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Journalist: Journalism Career Education Summary

Learn about the education and preparation needed to become a journalist. Get a quick view of the requirements as well as details about degree programs, job duties and recommended skills to find out if this is the career for you.

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Essential Information

Journalists play a vital social role, reporting news and conveying informed opinions on topics ranging from politics to celebrities. Journalists work in a variety of settings, from the comfort of their office desk to potentially dangerous field locations, such as war zones. Most journalists possess a bachelor's degree in journalism, although other concentrations, such as English or communications, may suffice. Many journalists cut their teeth working for their school's newspaper.

Required Education A bachelor's degree is typically expected
Other Requirements Familiarity with current affairs and strong research skills; journalism experience through prior work opportunities or internships
Projected Job Growth (2012-2022) -13% (for reporters, correspondents and broadcast news analysts)*
Median Salary (2013) $35,600 (for reporters and correspondents)*

Source: *U.S. Bureau of Labor Statistics

Education Summary for a Career in Journalism

Foundational Courses in High School

High school students considering a career as a journalist can prepare for college by taking as many advanced English courses as possible. Aside from providing students with a stepping stone for a career in writing and reporting, advanced placement (AP) English courses may transfer as college credits, giving students an added edge in undergraduate school. Additionally, students can explore options in journalism by writing for their school newspaper or working with their school's news broadcasting program.

Bachelor's Degree in Journalism

Journalism programs teach the principles and techniques of writing, editing and reporting. Students are taught to analyze media topics and write clearly about them. To build research skills, they could be required to investigate topics in foreign affairs and prepare scripts for news shows. Writing courses could allow them to experiment with feature writing for magazines or newspapers. Students could also seek journalism internship opportunities to gain practical experience within the industry.

Other Majors

Not all schools offer undergraduate degrees in journalism. Other relevant majors for students interested in becoming a journalist include English and communications. Like programs in journalism, bachelor's degree programs in English and communications emphasize research and writing. Courses in these programs help students develop the abilities to present facts and argue points. Students could also explore various written techniques to convey message and tone.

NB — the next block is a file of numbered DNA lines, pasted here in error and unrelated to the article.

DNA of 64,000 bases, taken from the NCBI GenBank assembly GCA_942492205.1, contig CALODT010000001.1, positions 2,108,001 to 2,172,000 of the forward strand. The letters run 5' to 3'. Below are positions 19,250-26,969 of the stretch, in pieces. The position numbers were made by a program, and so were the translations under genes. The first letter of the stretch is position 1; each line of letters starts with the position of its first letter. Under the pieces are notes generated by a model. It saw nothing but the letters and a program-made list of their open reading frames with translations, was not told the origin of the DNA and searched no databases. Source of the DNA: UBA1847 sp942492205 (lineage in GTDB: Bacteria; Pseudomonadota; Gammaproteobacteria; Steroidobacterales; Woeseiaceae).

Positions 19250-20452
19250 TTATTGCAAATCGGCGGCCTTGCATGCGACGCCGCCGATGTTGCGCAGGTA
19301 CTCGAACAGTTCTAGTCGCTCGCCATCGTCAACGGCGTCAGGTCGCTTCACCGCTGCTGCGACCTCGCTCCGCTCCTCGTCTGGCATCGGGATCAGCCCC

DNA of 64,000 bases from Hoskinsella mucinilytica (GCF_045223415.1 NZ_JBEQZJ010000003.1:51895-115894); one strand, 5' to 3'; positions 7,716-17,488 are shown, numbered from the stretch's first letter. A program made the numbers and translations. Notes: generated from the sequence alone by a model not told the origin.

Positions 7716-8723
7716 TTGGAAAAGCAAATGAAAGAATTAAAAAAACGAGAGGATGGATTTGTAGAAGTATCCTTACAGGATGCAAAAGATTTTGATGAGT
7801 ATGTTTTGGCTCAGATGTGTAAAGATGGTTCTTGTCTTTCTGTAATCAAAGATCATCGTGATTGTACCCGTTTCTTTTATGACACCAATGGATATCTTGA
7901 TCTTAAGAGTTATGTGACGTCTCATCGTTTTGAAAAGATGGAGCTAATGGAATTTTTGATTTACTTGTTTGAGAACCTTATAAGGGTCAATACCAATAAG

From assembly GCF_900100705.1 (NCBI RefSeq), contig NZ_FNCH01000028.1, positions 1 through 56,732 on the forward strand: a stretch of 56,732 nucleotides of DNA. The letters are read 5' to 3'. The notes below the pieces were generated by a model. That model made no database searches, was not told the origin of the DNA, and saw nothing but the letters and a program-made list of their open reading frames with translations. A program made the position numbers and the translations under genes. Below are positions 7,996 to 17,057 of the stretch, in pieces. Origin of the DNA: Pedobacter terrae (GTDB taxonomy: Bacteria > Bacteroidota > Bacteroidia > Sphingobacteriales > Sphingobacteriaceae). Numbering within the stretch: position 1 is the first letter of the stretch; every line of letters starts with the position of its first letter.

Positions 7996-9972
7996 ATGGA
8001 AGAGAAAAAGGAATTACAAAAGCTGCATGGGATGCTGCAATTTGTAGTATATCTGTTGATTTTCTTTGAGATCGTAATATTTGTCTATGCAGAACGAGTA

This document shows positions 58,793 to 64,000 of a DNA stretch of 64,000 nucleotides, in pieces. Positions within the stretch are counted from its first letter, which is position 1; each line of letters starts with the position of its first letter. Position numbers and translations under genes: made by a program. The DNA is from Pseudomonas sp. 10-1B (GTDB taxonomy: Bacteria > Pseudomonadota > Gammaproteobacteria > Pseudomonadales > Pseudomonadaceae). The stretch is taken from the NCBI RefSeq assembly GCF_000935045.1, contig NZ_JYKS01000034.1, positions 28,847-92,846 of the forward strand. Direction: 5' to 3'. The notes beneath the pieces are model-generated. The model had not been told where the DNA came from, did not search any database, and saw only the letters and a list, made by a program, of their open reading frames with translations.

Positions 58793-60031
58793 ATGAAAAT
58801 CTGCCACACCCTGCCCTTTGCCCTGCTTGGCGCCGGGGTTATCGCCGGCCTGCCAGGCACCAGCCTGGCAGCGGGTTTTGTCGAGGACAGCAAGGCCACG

Advanced Degrees

College graduates wishing to advance their knowledge in journalism or specialize in a journalistic field, like multimedia journalism, may consider a graduate certificate or master's degree program. Program requirements vary, but often include 2-4 semesters of coursework that cover various topics, from research methods to blogging. Students can choose to study specializations, such as broadcast or investigative journalism, which delve into topics like news program production or technology in journalism.

Employment Outlook and Salary Information

The U.S. Bureau of Labor Statistics (BLS) anticipated that overall employment of journalists (including reporters, correspondents and broadcast news analysts) would shrink 13% during the 2012-2022 decade. Decreasing numbers of television viewers and newspaper readers are the primary reason for this decline in jobs. The median annual salary of reporters and correspondents was $35,600 in May 2013, according to the BLS.

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Job Description of a TV Journalist

Popular Schools

Other Schools:

  • School locations:
    • Florida (1 campus)
    Areas of study you may find at University of Florida include:
      • Graduate: Doctorate, First Professional Degree, Master
      • Post Degree Certificate: Post Master's Certificate
      • Undergraduate: Associate, Bachelor
    • Communications and Journalism
      • Communication Studies
      • Comparative Language Studies and Services
      • Digital, Radio, and Television Communication
      • English Composition
      • English Language and Literature
      • Foreign Language and Literature
      • Journalism
      • Public Relations and Advertising
  • School locations:
    • Georgia (1 campus)
    Areas of study you may find at University of Georgia include:
      • Graduate: Doctorate, First Professional Degree, Master
      • Undergraduate: Bachelor
    • Communications and Journalism
      • Communication Studies
      • Communication Technology
      • Comparative Language Studies and Services
      • English Composition
      • English Language and Literature
      • Foreign Language and Literature
      • Journalism
        • Broadcast Journalism
        • Print, Broadcast and Electronic Journalism
      • Public Relations and Advertising

Popular Schools

Avg. Wages For Related Jobs

Source: Bureau of Labor Statistics